Research point: Chiaroscuro

Updated on 19 February 2017 (Harvard referencing).

13 March, 2016. The term “Chiaroscuro”, meaning “light-dark” in Italian, is a powerful means of contrasting and linking light and dark areas in a painting. Several drawing and painting techniques such as hatching, stippling and washes are suitable to use the chiaroscuro effect to suggest volume. This excludes a mere difference between a dark background and a bright foreground, but rather requires the depicted volume itself to show some gradation between light and dark areas (The National Gallery, 2017).
I had a look at several artists using chiaroscuro and found that I liked those paintings most, where the effect was not used only to produce dramatic lighting, but where it is a believable and intrinsic part of the scene. I may be wrong, but e.g. in the following painting (Fig. 1) (Baglione, 1602) the effect, while looking great, is there for drama only, but as far as I can see has no part in the story :

Figure 1. Giovanni Baglione: Sacred Love and Profane Love, 1602, oil on canvas. Source: Giovanni Baglione (1566-1643) [Public domain] via Wikimedia Commons

In the second example by Joseph Wright of Derby (1734-1797, England), the “Orrery” (Wright of Derby, ca. 1766) in Fig. 2 below, on the other hand, the chiaroscuro has a story to tell:

Figure 2. Joseph Wright of Derby: The Orrery, ca. 1766, oil on canvas. Source: Joseph Wright of Derby (1734-1797) [Public domain] via Wikimedia Commons

When I started exploring the works of Caravaggio (1571-1610) I found that I was unable to look at the many cruel scenes, but found one work in particular very appealing regarding its intriguing lighting conditions, “The Calling of Saint Matthew” (Caravaggio, ca. 1599-1600) (Fig. 3 below). While on the righthand side the light comes into the room from above, the persons in the shade immediately below are exposed to an extreme chiaroscuro effect, while it is much subdued in the direct light between the people sitting at the table. This makes the composition very lively and also helps the viewer’s eye to be guided through the painting. The direction of the light coming in from the right follows that of the outstretched hand of Jesus immmediately below and thereafter illuminates Saint Matthew’s own hand and face. There is no mistaking the story:

Figure 3. Michelangelo Merisi da Caravaggio: The Calling of Saint Matthew, ca. 1599-1600, oil on canvas. Source: Michelangelo Merisi da Caravaggio (1571-1610) [Public domain] via Wikimedia Commons

Looking at Tintoretto’s (1518-1594, Italy) work it is immediately obvious that he, born more than 50 years before Caravaggio, was still very much a Renaissance artist, while Caravaggio already helped prepare the way into the Baroque. For me it is fascinating to get reminded of the rapid and often fierce development of art going own during that short period of time. Chiaoscuro was probably not as prominent in Tintoretto’s work and, in my opinion, did not seem to be celebrated by him as a tool serving to increase drama: In his “Last Supper” (Tintoretto, 1592-94) below, for example, the many glorioles and bodyless heavenly creatures populating the dark background reduce the effect:

Figure 4. Jacopo Tintoretto: Last Supper, 1592-94, oil on canvas, 365 x 568 cm (!). Source: Jacopo Tintoretto (1518-1594) [Public domain] via Wikimedia Commons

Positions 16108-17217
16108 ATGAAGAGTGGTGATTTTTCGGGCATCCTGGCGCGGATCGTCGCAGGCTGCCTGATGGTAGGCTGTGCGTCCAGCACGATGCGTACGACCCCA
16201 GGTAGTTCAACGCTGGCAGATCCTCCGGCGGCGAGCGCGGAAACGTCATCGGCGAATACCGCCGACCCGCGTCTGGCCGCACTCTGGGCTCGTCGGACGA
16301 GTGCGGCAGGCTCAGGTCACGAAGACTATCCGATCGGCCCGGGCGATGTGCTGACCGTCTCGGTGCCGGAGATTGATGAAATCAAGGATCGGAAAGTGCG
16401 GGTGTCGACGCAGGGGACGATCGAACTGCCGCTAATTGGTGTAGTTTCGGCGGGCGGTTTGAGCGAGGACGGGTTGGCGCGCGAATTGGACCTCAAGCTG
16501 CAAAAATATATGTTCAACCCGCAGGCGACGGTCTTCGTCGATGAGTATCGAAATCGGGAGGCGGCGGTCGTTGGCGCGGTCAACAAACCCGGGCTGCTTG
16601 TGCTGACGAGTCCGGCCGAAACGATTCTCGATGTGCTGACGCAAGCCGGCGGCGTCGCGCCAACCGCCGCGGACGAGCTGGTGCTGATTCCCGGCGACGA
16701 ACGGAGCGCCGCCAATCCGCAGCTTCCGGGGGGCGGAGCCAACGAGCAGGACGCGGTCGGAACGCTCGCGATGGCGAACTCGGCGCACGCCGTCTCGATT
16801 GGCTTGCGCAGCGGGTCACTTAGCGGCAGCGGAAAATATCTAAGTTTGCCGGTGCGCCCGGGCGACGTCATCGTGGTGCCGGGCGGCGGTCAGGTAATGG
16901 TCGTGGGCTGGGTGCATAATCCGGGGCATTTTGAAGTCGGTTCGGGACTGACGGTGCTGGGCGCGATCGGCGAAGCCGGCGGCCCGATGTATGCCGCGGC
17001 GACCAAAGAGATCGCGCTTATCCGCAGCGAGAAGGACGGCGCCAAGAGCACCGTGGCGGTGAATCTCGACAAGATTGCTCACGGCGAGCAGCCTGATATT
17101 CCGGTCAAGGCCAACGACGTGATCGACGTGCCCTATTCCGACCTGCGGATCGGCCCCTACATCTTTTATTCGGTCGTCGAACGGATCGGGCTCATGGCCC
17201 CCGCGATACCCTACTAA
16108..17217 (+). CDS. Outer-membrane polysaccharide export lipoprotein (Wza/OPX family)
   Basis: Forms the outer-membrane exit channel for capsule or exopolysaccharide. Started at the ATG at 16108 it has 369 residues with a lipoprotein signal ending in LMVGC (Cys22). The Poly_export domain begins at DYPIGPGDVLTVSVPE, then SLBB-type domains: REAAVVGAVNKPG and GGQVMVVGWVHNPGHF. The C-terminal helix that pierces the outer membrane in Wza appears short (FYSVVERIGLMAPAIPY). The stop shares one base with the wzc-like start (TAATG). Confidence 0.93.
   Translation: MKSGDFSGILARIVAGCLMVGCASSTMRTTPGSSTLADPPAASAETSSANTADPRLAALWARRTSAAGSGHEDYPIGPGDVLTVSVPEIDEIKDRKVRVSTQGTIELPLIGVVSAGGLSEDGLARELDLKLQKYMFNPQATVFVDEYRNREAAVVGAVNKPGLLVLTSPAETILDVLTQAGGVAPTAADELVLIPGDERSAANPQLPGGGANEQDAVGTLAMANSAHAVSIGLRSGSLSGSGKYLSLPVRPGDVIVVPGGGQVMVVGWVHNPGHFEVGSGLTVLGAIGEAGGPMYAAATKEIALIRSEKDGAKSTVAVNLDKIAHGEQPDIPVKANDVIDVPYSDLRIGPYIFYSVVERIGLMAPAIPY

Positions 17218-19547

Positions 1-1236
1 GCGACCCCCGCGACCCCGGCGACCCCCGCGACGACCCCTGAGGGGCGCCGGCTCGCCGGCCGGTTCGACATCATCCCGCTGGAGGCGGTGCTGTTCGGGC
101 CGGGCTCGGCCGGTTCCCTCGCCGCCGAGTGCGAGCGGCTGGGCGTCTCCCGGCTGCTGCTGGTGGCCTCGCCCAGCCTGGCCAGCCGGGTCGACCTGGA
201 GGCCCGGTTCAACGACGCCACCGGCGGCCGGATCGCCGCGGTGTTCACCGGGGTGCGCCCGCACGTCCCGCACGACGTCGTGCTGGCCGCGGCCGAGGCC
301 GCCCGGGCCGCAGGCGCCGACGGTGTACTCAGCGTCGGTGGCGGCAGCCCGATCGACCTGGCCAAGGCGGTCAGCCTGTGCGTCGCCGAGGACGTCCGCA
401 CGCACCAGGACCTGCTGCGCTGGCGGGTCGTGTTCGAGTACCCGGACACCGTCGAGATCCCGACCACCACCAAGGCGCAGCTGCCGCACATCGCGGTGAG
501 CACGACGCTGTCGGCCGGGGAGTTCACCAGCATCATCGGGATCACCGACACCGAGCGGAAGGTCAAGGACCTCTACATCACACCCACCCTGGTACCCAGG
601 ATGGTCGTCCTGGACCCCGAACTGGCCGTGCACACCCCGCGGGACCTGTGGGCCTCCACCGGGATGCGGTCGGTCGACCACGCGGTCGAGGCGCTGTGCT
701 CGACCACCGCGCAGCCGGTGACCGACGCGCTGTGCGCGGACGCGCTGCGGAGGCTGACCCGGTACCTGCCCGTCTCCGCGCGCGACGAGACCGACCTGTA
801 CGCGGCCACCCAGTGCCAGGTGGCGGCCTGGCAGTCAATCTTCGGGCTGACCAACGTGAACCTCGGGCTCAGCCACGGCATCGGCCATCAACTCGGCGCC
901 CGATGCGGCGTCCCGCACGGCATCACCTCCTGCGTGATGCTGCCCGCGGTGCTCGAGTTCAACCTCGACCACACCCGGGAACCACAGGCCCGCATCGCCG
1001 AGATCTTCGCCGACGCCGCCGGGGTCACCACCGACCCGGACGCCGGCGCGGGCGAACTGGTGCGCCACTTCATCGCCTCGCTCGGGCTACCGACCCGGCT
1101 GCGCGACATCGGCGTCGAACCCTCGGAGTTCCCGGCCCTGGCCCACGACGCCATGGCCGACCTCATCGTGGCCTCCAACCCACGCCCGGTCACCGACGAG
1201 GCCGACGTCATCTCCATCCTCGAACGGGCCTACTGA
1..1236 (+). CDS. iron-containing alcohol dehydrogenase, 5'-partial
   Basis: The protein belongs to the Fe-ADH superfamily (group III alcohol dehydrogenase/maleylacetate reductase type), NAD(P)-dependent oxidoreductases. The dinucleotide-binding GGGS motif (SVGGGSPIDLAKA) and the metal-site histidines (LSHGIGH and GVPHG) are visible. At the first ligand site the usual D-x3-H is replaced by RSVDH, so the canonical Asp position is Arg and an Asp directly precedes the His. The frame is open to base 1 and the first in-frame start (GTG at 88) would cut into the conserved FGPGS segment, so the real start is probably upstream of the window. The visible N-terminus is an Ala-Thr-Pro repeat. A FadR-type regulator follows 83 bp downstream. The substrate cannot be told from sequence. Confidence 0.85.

Peter Paul Rubens (1577-1640) born only a few years after Caravaggio, but living for many decades longer than the latter, developed to become a truly Baroque painter. In his self-portrait, whose expression admittedly I do not like, the weighting of the chiaroscuro across the canvas is visible as in Caravaggio’s painting above (Rubens, 1623) (Fig. 5):

Figure 5. Peter Paul Rubens: Portrait of the Artist, 1623, oil on panel. Source: Peter Paul Rubens (1577-1640) [Public domain] via Wikimedia Commons

Since I also wanted to see how chiaroscuro still has a prominent place in modern art I tried to get an overview over the many different techniques and styles. It is most obvious in portrait photography, and in black-and white films, most famously e.g. in “The Third Man”, but also in countless painted examples. One lecture on chiaroscuro by J.B. Treadwell (n.d.) I found highly instructive at the time of writing this post, but sadly has disappeared from the web (Treadwell, 2016), but it is worth having a look at the collection of posts on Pinterest (Pinerest, 2017).

It is very likely, since the effect is so stunning, that not many artists, except for those working in completely abstract ways, will deliberately forgo the use of chiaroscuro in their work. Indeed, after having spent two very rewarding hours looking at extremes of light and darkness, my own surroundings look curiously flat. Will have to do something about that ;o).


Baglione, G. (1602) Sacred Love and Profane Love [oil on canvas] [online]. Gallerie Nationale d’Arte Antica, Rome. Available at: [Accessed 19 February 2017]

da Caravaggio, M. M. (ca. 1599-1600) The Calling of Saint Matthew [oil on canvas] [online]. Contarelli Chapel, Church of San Luigi dei Francesi. Available at: [Accessed 19 February 2017]

Pinterest (2017) Chiaroscuro examples [online]. Pinterest. Available at: [Accessed 19 February 2017]

Rubens, P. P. (1623) Portrait of the Artist [oil on canvas] [online]. Royal Collection. Available at: [Accessed 19 February 2017]

The National Gallery (2017) Glossary: Chiaroscuro [online]. The National Gallery, London. Available at: [Accessed 19 February 2017]

Tintoretto, J. (1592-94) The Last Supper [oil on canvas] [online]. San Giorgio Maggiore, Venice. Available at: [Accessed 19 February 2017]

Treadwell, B.T. (n.d.) (lecture on chiaroscuro) [online]. Available at: [13 March 2016]

Wright of Derby, J. (ca. 1766) The Orrery [oil on canvas] [online]. Derby Museum and Art Gallery, Derby. Available at:,_The_Orrery.jpg [Accessed 19 February 2017]